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Minimalism is often thought to be an American style rising in popularity during the 1960s and 1970s, and many prominent architects, artists, and designers became known during that era. However, the roots of minimalist design can be traced back to post-World War I Europe, specifically Germany and the Netherlands. This is key to understanding the dichotomies of the style.

In Germany, Bauhaus, a school of architecture and design created by Walter Gropius, was a utopian ideology favoring “form follows function” in architecture, design, and materials. Concrete, glass, and steel featured prominently in architecture and furniture. Gropius and other notables of this school of design emigrated to the US in the 1940s, influencing what became the modernism of the 1950s and beyond.  

The mantra of minimalists – “less is more” – is a quote from German-American architect Ludwig Mies van der Rohe. He was perhaps the most well-known and influential architect in this style. 

De Stilj (translation: the style), in the Netherlands, was an art and architecture movement from 1917 to 1931. The focus was on the vertical and the horizontal and featured only black, white, and primary colors. 

Understanding Minimalism 

At its core, minimalism is based on reductionism – only the essential makes its way into the design. Like many design aesthetics, minimalism has evolved over time. While Bau Haus and De Stilj focused on “hard” materials – glass, steel, and concrete – and vertical and horizontal planes, they also incorporated bright colors. Bau Haus designs embraced a mix of these with fine arts and crafts. The work of Dutch painter Piet Mondrian is a well-known example of De Stilj.  

Stark, Serene or Something in Between?  

Somewhere along the line, minimalism became associated with all white or very neutral color palettes and very spare furnishings. Glass, metal and wood still figure prominently in furniture and accessories. Articles promoting minimalism refer to adding a “pop of color used sparingly.” The contemporary philosophy is to create a soothing, restful atmosphere.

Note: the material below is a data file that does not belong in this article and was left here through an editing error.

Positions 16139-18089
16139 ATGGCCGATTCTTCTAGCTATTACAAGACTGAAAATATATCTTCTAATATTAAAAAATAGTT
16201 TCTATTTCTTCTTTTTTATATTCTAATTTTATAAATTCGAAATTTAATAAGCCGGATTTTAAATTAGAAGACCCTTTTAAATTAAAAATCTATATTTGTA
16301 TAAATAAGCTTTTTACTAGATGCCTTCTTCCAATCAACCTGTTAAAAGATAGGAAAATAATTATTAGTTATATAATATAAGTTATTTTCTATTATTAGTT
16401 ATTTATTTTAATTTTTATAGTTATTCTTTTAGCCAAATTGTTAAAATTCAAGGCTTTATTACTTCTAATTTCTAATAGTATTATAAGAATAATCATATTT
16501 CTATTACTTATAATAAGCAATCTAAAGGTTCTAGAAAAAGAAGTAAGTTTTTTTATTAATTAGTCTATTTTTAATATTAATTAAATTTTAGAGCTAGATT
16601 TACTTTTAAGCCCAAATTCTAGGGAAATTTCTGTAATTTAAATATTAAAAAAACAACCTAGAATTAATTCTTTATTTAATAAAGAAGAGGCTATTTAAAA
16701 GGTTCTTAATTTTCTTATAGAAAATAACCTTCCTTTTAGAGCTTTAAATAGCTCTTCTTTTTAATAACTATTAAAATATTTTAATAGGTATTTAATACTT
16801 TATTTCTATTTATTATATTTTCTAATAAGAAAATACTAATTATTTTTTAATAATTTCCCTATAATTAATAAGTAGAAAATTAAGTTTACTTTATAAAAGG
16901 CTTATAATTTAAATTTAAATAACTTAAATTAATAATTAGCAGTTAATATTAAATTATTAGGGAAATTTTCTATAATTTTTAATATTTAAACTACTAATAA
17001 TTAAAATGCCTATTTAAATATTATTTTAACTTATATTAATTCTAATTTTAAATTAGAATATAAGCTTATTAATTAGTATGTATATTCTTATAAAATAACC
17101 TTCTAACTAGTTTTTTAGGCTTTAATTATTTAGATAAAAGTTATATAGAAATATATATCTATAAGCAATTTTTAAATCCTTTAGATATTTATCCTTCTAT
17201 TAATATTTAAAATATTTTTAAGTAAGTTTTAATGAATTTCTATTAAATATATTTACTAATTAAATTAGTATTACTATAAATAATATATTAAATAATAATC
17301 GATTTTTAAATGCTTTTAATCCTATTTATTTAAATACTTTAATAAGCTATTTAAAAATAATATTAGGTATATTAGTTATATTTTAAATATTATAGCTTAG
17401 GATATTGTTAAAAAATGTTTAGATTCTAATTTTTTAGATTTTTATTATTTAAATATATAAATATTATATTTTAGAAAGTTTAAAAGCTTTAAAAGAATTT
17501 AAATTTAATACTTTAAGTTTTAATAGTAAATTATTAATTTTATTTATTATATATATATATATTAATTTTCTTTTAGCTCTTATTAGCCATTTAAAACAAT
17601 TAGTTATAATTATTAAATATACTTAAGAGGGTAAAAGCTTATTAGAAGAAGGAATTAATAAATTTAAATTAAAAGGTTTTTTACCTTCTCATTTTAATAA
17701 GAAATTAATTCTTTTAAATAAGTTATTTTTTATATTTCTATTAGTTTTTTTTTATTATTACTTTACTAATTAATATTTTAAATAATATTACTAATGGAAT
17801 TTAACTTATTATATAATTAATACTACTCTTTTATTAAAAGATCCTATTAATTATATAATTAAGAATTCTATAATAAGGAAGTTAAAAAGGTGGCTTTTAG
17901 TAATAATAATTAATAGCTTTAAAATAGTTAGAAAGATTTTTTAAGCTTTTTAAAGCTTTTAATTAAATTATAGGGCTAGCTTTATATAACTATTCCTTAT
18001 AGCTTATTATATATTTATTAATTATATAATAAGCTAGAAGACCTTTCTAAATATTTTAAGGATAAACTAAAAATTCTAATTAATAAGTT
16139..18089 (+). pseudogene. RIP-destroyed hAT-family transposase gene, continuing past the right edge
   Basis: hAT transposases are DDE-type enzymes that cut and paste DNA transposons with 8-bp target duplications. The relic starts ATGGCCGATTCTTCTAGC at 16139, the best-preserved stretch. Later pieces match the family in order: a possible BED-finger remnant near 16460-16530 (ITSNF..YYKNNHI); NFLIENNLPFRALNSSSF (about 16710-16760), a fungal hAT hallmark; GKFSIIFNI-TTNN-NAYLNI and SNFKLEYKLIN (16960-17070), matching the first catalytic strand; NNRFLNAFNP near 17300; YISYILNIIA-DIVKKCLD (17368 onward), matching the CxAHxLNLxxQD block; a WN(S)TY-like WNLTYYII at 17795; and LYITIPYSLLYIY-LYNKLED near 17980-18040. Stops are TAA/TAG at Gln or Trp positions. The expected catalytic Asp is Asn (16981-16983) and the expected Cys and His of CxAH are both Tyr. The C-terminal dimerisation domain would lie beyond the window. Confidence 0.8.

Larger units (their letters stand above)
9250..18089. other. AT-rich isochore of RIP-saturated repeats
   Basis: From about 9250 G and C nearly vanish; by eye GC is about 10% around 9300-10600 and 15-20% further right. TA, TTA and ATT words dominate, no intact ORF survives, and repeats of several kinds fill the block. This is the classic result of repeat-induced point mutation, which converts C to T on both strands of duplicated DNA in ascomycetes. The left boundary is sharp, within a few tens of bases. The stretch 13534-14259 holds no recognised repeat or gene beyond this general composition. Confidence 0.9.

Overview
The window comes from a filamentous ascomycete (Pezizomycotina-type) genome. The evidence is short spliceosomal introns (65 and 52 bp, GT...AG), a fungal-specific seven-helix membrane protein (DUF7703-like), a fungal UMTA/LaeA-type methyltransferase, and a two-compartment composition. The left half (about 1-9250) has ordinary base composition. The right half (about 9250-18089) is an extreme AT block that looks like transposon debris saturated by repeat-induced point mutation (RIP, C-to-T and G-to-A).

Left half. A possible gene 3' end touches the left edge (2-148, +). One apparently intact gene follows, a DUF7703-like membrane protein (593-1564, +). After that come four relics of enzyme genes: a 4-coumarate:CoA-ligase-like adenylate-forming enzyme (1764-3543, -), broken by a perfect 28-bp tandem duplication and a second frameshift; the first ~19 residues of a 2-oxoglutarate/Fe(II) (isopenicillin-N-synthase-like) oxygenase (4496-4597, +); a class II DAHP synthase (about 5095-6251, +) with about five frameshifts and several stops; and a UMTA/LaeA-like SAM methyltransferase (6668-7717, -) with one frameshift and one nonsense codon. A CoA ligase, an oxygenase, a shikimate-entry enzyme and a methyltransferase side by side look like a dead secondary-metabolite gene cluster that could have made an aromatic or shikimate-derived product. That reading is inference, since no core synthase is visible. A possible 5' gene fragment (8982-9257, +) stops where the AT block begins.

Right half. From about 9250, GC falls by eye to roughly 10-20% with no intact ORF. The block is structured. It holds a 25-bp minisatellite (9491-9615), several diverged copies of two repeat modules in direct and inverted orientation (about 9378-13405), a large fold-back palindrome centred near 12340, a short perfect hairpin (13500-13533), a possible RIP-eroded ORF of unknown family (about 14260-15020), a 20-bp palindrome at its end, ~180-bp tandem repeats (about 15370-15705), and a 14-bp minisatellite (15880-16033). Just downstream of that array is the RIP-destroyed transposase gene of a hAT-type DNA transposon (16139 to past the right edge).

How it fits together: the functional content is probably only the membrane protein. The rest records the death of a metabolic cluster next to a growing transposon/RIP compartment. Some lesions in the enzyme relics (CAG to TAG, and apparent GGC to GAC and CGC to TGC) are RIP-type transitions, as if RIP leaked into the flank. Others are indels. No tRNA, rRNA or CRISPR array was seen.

Striking a Balance 

Modern minimalism strikes a balance between all the historic characteristics of minimalist design.  

For example, monochromatic color palettes are often considered a characteristic of a minimalist aesthetic. Monochromatic simply means shades of one color. If serene and peaceful is the atmosphere you want to create, then creams, soft greens or blues, or blush will achieve that. Zen is accomplished with upholstered pieces with uncomplicated curves and warm woods. In relaxed minimalism, more warmth is added with select textured textiles and natural materials in edited accessories.  

A completely different facet of minimalism, but no less true to its roots, is a monochromatic room using more intense color. The intensity should be balanced, to be sure, but the color wheel spins freely! Upholstered pieces have clean lines, and wood, glass and metal are featured prominently in tables and cabinetry. Create your own Mondrian effect by painting a door or even a large canvas in a single contrasting color.  

Speaking of cabinetry, whichever minimalist style appeals to you, closed storage is a key component. The reality is that there is “stuff” that comes with daily life. Minimalism seeks to limit “stuff’s” intrusion. It can be put away, or with form following function, be attractively useful.  

Functional Simplicity 

Whatever style of minimalism you choose, there are basic foundational tenets:  

  •  Less is more 
  • Clutter-free 
  • Streamlined 
  • Functionality 
  • Craftsmanship 
  • Clean, simple lines 
  • Maximize natural light 

A monochromatic palette is often cited as a core principle, but the De Stilj school of minimalism doesn’t subscribe to that. There is an exciting dynamic created by the focus on the vertical, horizontal and black/white/primary colors color palette. All the other tenets still apply. 

Minimalism is more than painting the walls white and adding a few pieces of furniture. It requires thoughtful assessment of what is – and isn’t – included to achieve the balance necessary for a comfortably livable space. You may also use different versions of minimalism in different spaces in your home. For example, the master suite may be serene, the living room relaxed, and the family room or home office more Mondrian. Careful color choices ensure the design still flows throughout the house. 

Minimalism vs. Maximalism 

Minimalism is often said to be a reaction to and rejection of the excesses of previous generations. Interestingly, they share a few traits. For example, both design styles focus on careful curation of objects. A familiar mantra is “does it spark joy?” The difference is how many of those beloved objects are displayed.  

Maximalism is often portrayed as boldly colored, but there is a relaxed maximalism just as there is a relaxed minimalism. Softer, more neutral colors in the former; softer lines and furnishings in the latter.  

Modern Minimalism . . .  

is about your design aesthetic, creating an uncomplicated comfortable place to land at the end of the day. The basic tenets are guidelines, not rules. Enjoy flexing them to compose a home where you can be both relaxed and inspired! 

What is Minimalist Design? 

The Beauty of Minimalism: Less is More in Interior Design 

The Rise of Relaxed Minimalism 

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